“I’m worried about safeguarding privacy in The Netherlands,” says Samir Elloui, Chairman of the Dutch Pirate Party on the VPRO blog. “We have implemented a dangerous infrastructure in recent years. Developments are ongoing. In a couple of years, people can be followed from the moment they wake up, on the street via CCTV, and in the subway with the Public Transportation Pass. Or, just by following their cellphone. People are hardly aware of this, as are politicians. It is not just about protecting people who download, but also about protecting, for example, whistle-blowers. We have confidentiality of our mail in The Netherlands. Why is this not the case on the Internet? It is no coincidence that many people who are involved with pirate parties work in the information technology sector. I have a background in information security.”
Since the publication of 250,000 confidential documents from the U.S. government on the website Wikileaks, a discussion has at least been started on how far our tolerance with regard to transparency reaches. In the meantime, all documents are being translated, by bloggers, and through official channels, into Arabic and Chinese. It is strange that the U.S. government is trying to prosecute the people behind Wikileaks, while the free press was seen as the guard of (American) democracy during the Watergate affair. The U.S. government allowed the vice-president of Afghanistan to travel scot-free to the Middle East with $50 million in his suitcase, according to Wikileaks.
We, the public, give the majority of our data away on the fly. But, a larger and larger portion of the collected data is not shared freely. In the US, the National Security Agency is building a new data collection center. It will contain over 10,000 server racks with a storage capacity of 12 exabytes. I will not even explain to you how massive that is, but it needs a power supply the equivalent of that used to power 75,000 U.S. households per year. The NSA is even checking, under the so-called Patriot Act, all the Internet traffic around the world, with the assistance of Microsoft, Yahoo, Google, Facebook, Paltalk, YouTube, Skype, AOL, Apple, and most of the other “democratic” governments of this world.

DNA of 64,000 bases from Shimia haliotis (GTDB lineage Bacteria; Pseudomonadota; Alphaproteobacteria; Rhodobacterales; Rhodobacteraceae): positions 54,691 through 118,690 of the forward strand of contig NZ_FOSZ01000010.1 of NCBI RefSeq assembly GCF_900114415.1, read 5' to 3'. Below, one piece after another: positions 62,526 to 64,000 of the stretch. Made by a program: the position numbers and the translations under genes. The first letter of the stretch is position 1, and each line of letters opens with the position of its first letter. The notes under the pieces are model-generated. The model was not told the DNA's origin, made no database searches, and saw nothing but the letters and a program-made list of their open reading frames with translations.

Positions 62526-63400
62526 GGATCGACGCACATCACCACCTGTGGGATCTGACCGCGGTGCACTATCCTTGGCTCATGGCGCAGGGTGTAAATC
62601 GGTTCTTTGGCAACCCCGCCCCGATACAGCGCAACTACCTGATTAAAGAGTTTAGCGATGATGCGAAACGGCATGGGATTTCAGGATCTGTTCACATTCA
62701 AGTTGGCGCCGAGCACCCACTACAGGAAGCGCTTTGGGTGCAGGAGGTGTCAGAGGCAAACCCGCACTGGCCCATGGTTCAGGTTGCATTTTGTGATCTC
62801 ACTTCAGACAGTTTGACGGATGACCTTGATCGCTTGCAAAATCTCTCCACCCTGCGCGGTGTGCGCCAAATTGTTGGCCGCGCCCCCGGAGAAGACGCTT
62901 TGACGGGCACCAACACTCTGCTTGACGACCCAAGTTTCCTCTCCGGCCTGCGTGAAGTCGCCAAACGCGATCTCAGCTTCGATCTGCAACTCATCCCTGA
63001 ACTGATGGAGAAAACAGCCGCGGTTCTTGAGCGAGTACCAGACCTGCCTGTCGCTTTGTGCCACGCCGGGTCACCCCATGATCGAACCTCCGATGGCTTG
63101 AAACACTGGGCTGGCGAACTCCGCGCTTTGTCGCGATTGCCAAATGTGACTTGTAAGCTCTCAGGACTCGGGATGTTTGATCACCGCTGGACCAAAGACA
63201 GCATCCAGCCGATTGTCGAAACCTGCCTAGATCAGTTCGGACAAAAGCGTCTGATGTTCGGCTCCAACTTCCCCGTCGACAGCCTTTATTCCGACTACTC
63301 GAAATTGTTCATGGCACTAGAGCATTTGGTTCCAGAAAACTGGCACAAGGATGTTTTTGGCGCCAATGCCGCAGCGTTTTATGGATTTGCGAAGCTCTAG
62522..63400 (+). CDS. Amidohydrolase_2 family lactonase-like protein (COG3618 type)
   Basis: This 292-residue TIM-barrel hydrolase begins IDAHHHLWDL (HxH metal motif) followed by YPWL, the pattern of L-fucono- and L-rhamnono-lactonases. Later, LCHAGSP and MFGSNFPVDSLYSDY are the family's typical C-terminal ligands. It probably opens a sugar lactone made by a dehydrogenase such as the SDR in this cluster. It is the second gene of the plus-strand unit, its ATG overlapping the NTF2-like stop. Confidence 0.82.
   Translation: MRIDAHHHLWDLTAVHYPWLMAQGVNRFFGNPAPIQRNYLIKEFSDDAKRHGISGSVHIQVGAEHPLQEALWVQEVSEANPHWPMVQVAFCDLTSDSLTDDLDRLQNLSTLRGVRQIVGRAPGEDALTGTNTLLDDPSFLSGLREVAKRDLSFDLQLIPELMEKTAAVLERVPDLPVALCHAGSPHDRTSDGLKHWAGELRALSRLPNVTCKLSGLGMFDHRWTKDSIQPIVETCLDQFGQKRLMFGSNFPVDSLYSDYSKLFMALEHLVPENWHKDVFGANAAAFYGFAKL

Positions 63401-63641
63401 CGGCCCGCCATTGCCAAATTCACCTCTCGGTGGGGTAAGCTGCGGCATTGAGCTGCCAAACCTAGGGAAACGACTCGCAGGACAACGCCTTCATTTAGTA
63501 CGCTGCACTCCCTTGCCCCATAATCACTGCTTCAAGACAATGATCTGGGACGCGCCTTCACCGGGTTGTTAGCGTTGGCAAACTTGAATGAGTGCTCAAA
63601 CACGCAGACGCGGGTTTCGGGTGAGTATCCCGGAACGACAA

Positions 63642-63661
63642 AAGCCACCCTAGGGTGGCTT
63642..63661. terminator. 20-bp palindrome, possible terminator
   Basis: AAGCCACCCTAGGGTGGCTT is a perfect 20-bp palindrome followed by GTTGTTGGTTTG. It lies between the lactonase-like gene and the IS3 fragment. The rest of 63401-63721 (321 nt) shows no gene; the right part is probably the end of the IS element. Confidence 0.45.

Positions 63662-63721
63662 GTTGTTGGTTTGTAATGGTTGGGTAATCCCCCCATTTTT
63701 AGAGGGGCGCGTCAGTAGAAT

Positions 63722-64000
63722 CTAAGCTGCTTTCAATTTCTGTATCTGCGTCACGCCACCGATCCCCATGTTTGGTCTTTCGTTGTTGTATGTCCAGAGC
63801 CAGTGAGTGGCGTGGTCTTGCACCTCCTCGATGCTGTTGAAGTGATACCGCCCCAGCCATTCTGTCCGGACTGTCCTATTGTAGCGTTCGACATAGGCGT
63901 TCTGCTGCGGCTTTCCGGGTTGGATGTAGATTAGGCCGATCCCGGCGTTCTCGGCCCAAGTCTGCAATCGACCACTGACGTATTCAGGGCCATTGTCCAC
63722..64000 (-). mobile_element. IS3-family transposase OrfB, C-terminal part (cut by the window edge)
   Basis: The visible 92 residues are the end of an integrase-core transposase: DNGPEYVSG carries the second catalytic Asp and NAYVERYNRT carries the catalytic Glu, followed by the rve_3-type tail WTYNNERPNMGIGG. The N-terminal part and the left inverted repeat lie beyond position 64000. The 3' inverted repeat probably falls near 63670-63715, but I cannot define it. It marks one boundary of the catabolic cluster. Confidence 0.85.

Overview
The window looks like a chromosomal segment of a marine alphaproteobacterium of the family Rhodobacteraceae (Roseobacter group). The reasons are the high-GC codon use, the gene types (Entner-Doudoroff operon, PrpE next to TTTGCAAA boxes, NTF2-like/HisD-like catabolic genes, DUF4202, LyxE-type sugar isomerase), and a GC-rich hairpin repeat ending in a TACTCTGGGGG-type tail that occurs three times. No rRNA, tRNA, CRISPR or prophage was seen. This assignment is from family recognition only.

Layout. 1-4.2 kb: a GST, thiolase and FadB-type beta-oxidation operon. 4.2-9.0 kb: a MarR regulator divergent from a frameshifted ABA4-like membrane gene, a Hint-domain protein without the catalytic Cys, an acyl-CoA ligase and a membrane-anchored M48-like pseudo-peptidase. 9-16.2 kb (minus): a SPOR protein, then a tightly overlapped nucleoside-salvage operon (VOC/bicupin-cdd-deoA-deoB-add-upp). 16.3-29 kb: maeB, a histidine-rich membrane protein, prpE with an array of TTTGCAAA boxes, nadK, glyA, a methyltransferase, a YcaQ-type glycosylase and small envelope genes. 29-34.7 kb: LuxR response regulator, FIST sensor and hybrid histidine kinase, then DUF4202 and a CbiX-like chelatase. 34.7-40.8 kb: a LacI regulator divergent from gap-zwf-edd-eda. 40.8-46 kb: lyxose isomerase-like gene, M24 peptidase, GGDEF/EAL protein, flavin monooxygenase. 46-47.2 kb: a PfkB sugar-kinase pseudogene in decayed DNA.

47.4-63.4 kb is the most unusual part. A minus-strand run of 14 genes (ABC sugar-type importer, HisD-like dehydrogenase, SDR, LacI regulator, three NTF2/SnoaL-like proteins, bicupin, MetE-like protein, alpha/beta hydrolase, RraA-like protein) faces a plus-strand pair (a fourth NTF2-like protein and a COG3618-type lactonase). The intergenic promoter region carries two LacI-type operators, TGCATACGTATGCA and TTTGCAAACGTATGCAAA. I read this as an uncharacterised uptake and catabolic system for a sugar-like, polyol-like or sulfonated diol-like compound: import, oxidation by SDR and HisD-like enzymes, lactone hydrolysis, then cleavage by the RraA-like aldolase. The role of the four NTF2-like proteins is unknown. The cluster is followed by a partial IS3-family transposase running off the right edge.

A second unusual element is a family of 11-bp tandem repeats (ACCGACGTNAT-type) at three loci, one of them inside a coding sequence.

The NSA is capable of collecting 5 billion records a day on the whereabouts of cellphones around the world. Prism, the name of these global spy-programs, and Edward Snowden, the whistle blower, have made the history books. And, after further revelations by Snowden and press investigations, it is almost like James Bond during the Cold War: everybody in the Western World seems to spy on everybody.
Other countries are no exception. China supposedly has over 2,000,000 Web-watching “monitors,” with special software from Western companies (some from those named above), which are scanning Web traffic for words such as “Taiwan” or “Tibet,” and pornography is not tolerated. Furthermore, the monitors are used “strictly to gather and analyze public opinions on microblog sites and compile reports for decision-makers.” So, be careful about what you say about the government.
Porn filters were (as of summer 2013) an issue in the UK, but Dutch conservatives would like to install them. Rumor has it that our Dutch (or US?) intelligence community is already illegally tapping all Internet traffic going through the Amsterdam Internet Exchange. Anyhow, since the NSA already tapped the exchange in Brazil (2013), one of the largest in the world, why wouldn’t they do it in Amsterdam?
The number of telephone taps per capita of the population in The Netherlands is the highest in the world, and our government has a higher-than-usual interest in drones. Trust your civilians?
I appreciate that countries are trying to protect their citizens. But, where does protection stop and anti-democratic controlling begin?